Houston Methodist. Leading Medicine

Hip FAQ

Question:

My life just went from bad to worse. I was training for the local senior olympics and broke my leg. The problem is I have a hip and knee replacement on that side. So now I have a break between them. I'm in the hospital waiting for the surgeon to tell me what to do. I'm searching the web for any information on this type of problem. What can you tell me?

Answer:

Although this type of fracture is relatively uncommon, there have been reports published so there is some information available. With more and more older adults like yourself remaining active, we expect to see this problem on the rise. By definition, what you have is an interprosthetic fracture -- a fracture of the femur below the hip joint replacement and above the knee joint replacement. Treatment is guided by a classification system that takes into account 1) whether or not the implants are broken or damaged, 2) the quality (and quantity) of bone around the implant, 3) location of the fracture, and 4) severity of the fracture. For example, some minor fractures of the bone surface can be left alone. If treatment is needed at all, a small bone graft may be done. Nonoperative care is often reserved for patients who weren't walking before the injury or who wouldn't tolerate surgery due to poor health. This certainly doesn't describe you! The surgeon will have to evaluate your X-rays and any other imaging studies ordered. The fracture site will have to be examined for severity and the presence of any displacement (separation of the bone at the fracture site). Likewise, both implants will also be assessed to determine any problems, damage, and stability. All efforts are made to save the bone and the implants. The goal will be to preserve alignment and function. Fixation with metal plates, screws, pins, and/or wires may be needed. Special locking plates and screws are now available to help span the fracture site, especially for patients with brittle bones. Your recovery will depend on any additional complications such as failure of the fracture to heal (called a nonunion), malunion, or infection. Reports suggest an average of three months for the fracture to heal and another 12 to 16 months to recover fully. "Recover fully" means to return to your previous activity level before the break. Once the surgeon meets with you, you will have a better idea what to expect. Having this information ahead of time might help you formulate whatever questions you might have for the surgeon. Jason L. Gould, et al. Periprosthetic Fractures of the Femur. In Current Orthopaedic Practice. September/October 2011. Vol. 22. No. 5. Pp. 412-421.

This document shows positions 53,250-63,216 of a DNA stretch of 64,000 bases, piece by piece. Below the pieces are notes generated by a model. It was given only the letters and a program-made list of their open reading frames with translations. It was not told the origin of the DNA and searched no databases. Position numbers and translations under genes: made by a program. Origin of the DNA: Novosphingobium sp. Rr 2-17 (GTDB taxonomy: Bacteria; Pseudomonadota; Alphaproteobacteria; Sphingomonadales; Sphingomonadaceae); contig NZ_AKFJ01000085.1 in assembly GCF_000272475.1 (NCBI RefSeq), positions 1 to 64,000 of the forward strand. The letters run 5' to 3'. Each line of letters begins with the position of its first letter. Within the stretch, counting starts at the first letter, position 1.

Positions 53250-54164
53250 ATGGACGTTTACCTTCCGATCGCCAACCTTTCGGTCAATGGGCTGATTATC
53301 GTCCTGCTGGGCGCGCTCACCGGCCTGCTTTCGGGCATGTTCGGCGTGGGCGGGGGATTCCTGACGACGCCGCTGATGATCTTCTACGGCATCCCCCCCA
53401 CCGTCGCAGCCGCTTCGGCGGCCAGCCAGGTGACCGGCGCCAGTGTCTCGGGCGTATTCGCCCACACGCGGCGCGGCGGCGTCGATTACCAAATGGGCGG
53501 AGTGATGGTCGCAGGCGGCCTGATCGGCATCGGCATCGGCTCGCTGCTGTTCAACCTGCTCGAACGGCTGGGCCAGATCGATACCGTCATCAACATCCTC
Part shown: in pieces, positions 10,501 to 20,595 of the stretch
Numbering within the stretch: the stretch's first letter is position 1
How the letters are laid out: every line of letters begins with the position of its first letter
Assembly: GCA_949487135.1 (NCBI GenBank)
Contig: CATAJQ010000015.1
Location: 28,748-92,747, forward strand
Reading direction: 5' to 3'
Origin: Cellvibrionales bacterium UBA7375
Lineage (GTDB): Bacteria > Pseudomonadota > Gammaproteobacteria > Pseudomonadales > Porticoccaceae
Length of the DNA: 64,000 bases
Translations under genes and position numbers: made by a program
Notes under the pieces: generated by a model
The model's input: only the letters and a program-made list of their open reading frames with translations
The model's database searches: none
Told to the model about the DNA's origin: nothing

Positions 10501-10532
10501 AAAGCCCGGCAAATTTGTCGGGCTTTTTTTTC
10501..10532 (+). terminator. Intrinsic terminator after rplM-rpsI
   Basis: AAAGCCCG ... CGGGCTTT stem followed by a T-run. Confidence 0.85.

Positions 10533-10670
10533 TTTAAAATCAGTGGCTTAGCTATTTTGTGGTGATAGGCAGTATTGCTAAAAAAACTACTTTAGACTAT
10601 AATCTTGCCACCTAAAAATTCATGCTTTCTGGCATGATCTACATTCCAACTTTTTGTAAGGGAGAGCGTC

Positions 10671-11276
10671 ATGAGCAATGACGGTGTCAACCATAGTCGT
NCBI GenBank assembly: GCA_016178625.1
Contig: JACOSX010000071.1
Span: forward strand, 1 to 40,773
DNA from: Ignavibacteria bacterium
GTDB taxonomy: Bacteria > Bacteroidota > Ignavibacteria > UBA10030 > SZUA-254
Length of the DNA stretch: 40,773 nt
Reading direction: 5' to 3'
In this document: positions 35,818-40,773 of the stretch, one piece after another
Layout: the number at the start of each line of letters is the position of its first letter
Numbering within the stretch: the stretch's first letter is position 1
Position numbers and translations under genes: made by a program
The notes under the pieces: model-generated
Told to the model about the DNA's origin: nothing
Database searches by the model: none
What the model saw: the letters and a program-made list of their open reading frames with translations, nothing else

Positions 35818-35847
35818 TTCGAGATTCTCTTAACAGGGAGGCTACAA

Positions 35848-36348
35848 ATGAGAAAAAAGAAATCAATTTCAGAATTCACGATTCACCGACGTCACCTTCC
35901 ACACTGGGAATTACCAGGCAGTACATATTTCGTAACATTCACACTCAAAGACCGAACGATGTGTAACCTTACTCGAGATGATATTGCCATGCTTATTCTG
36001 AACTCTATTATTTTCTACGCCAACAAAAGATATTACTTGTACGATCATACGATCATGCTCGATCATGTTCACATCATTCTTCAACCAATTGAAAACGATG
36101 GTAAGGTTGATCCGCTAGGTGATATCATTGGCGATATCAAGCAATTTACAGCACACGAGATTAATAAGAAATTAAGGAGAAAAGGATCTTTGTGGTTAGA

*Disclaimer:* The information contained herein is compiled from a variety of sources. It may not be complete or timely. It does not cover all diseases, physical conditions, ailments or treatments. The information should NOT be used in place of visit with your healthcare provider, nor should you disregard the advice of your health care provider because of any information you read in this topic.
All content provided by eORTHOPOD® is a registered trademark of Medical Multimedia Group, L.L.C.. Content is the sole property of Medical Multimedia Group, LLC and used herein by permission.

Our Specialties

Where Does It Hurt?

Our Locations

  Follow Us

Follow us on Facebook Follow us on YouTube
Follow us on Twitter